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Golfing Grows Despite Water Hazards : Popularity on the Upswing, Even With the Drought


Though traditionally considered the domain of the rich and professional, golf is driving through distinctions of age, class and sex to become one of the most popular sports in America.

Twenty-five million Americans now stride upon the links, a whopping 25% increase from just two years ago. Fueled by televised coverage and corporate sponsorship of the Seniors Tour, the Skins Game and the PGA and LPGA Tours, golf is now a $15-billion-a-year business in the United States.

And North County has been in the forefront of the worldwide golf boom. There's a golf course seemingly everywhere you look--and additional courses being built or planned in Carlsbad, Escondido and San Marcos.

But, as the five-year drought continues to plague the Southland and citizens are being asked to make substantial cutbacks in their water use, many people are casting a wary eye toward those verdant expanses.

For the Record
Los Angeles Times Thursday March 14, 1991 San Diego County Edition North County Focus Page 7 Metro Desk 1 inches; 29 words Type of Material: Correction
Golf Course--Because of a typographical error, Focus incorrectly reported last Thursday the fees for a round of golf at San Luis Rey Downs Resort in Bonsall. The regular fee Monday through Friday is $20 to $28.

Just weeks ago, the whole country got a glimpse of the situation when the Shearson Lehman Brothers Open was televised from the Torrey Pines Golf Course. Viewers across the nation saw a course that looked so luxuriantly green that one NBC commentator was moved to quip something to the effect of "Gee, the course looks so great and so green, and here I thought there was supposed to be a drought in Southern California."

The fact is, at least some of North County's golf courses won't be looking quite so green in coming months.

Although many have secondary sources of water such as wells, urban runoff or reclaimed water, some courses are still dependent on municipal water--the supply of which is being drastically limited.

As decisions are made about where to put what water there is, fairways are apt to be sacrificed in favor of greens--the close-cropped putting surface surrounding the hole.

For now, the courses remain healthy. Like everyone else wanting to keep landscapes alive in the face of the drought, golf course managers await decisions on cutbacks, hunt for ways to save, look for alternate sources of water--and hope for rain.

Meanwhile, golfers continue to queue up to play the North County course or courses of their choice.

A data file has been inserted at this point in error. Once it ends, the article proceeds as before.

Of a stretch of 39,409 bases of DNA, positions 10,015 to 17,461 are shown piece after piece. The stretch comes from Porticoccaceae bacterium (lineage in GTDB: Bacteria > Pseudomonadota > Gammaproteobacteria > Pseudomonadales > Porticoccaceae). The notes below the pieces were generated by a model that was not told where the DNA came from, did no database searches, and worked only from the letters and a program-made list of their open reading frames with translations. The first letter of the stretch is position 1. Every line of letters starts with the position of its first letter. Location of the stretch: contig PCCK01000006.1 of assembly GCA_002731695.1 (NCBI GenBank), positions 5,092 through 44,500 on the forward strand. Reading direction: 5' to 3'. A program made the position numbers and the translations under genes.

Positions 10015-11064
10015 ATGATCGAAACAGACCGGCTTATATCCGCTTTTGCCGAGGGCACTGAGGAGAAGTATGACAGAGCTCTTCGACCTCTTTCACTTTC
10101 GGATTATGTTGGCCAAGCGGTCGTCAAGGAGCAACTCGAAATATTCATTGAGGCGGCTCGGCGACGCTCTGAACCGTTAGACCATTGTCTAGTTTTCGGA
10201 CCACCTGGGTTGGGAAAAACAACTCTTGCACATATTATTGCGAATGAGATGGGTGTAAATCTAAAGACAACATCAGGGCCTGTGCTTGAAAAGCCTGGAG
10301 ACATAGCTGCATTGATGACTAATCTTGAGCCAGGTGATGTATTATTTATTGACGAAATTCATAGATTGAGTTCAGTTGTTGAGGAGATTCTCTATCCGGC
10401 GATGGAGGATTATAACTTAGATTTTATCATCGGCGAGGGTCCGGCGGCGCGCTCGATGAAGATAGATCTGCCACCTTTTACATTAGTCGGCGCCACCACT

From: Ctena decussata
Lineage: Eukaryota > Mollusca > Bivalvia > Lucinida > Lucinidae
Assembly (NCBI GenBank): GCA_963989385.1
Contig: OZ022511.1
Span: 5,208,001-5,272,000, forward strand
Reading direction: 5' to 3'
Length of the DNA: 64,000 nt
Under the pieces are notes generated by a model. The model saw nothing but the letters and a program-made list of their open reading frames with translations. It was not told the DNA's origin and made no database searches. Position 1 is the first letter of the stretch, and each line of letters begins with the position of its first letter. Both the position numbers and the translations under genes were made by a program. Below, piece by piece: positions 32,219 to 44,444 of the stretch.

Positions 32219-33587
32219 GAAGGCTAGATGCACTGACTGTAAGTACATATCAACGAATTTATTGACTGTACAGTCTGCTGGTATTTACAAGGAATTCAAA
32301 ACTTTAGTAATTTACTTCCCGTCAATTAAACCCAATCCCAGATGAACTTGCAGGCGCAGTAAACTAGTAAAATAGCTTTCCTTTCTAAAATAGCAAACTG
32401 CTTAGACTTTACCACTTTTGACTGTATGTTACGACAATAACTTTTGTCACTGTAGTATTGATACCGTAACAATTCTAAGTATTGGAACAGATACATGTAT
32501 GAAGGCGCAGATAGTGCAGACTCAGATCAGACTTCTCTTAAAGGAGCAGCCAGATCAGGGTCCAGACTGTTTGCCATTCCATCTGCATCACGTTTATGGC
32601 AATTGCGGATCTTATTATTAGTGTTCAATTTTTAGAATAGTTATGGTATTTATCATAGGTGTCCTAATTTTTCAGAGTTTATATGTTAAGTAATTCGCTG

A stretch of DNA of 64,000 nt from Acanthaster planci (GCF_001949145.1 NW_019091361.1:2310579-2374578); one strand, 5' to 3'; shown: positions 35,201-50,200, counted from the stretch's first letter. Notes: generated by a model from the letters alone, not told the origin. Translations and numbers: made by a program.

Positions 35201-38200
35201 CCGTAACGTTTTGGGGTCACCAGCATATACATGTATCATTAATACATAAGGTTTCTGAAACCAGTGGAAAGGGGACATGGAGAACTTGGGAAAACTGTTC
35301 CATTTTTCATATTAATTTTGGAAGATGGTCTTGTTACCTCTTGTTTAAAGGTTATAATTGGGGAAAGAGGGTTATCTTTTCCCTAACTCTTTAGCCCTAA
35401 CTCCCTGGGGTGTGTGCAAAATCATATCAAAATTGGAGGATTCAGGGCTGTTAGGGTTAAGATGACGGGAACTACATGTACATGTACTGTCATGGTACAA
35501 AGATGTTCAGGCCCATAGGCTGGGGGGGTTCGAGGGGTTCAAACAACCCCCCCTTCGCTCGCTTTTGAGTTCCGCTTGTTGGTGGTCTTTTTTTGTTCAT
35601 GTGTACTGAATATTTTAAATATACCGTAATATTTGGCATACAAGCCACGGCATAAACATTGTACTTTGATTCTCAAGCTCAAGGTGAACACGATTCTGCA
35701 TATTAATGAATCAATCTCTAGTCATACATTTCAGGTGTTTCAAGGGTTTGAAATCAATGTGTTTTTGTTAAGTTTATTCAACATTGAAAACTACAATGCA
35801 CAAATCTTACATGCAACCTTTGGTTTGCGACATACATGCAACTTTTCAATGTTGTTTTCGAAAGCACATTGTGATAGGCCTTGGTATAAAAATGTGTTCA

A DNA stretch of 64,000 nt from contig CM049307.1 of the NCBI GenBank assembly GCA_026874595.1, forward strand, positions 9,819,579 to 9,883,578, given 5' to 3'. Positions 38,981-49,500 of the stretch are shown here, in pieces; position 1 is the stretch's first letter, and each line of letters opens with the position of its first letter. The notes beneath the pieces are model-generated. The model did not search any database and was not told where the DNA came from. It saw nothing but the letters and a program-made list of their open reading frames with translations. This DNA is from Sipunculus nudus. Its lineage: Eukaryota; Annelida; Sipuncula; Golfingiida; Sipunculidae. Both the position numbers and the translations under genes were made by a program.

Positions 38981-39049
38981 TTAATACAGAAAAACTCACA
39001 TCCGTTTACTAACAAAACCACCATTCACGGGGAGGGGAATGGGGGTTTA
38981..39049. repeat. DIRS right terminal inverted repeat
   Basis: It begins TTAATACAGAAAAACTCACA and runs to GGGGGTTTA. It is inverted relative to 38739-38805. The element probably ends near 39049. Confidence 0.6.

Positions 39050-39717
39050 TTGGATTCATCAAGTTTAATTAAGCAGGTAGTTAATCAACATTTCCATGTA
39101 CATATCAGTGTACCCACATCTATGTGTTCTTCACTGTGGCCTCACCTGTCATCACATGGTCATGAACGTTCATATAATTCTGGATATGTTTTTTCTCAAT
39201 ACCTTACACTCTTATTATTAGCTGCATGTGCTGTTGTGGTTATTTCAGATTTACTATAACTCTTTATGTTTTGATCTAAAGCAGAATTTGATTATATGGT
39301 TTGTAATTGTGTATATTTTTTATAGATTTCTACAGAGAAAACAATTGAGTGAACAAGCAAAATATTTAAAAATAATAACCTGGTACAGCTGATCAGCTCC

For as little as $4, they can play 18 holes (early morning or twilight hours) at Center City Golf Course in Oceanside, affectionately known to its regulars as "Goat Hill" because of its hilly, rugged terrain.

Or, for $50,000 plus $400 a month in dues, they may be able to join The Farms Golf Club on St. Andrews Road in Rancho Santa Fe, where the links are said to be reminiscent of those in Scotland, birthplace of the game.

Of the 78 courses at 64 golf clubs listed by the San Diego Convention & Visitors Bureau, about two-thirds are in or near North County. The area, with its open spaces and year-round play, is a haven for golfers. In addition to serving local players, the courses attract large numbers of tourists each year.

"Almost all the courses are in North County," said Wendell Wilson, publisher of a pocket guide map called the "San Diego County Golf Courses Road Map and Directory." "If you look at San Diego County, there's more access up in North County, by far. The Poway-Rancho Bernardo area has a lot of courses, and so does Escondido. Then you can head north to Temecula Creek and Rancho California."

Jim Gilbert is director of golf for Meadow Lake Country Club, a challenging, hilly course in Escondido. "You can come to the area, stay for two weeks of golfing every day and still not play all the courses within 10 or 15 miles," he said.

Ron Estoque of Oceanside spends as much time as possible on the golf courses of North County. He began playing in 1960 in Okinawa, where he received some informal lessons from fellow Marine Lee Trevino.

Estoque, who has been golfing in North County since the mid-1970s, is team captain for men's match play at Oceanside Municipal Golf Course.

"Golf has really grown in the 15 years since I began playing here," he said. "Now people are lined up outside on weekend mornings, waiting for the courses to open. But you can still get on most of the public courses, especially Oceanside, at a good price. You can play Fallbrook, San Luis Rey Downs, Temecula Creek and even Torrey Pines, although it's a lot harder to get on there."

A golfer does not play against other golfers, but plays against the course and his or her record. That is perhaps why the game is known for uncovering every weakness of mind and character.

The premise is simple: Using the fewest number of strokes, get the ball in the designated hole. Par is the total number of strokes an experienced golfer would need to get the ball off the tee, onto the green and into the hole--which is marked by a flag to keep the golfer on target.

There are basically two types of courses: the regulation (or full-size) course and the executive (or short course). Either way, the golfer usually plays 18 holes in one round of golf.

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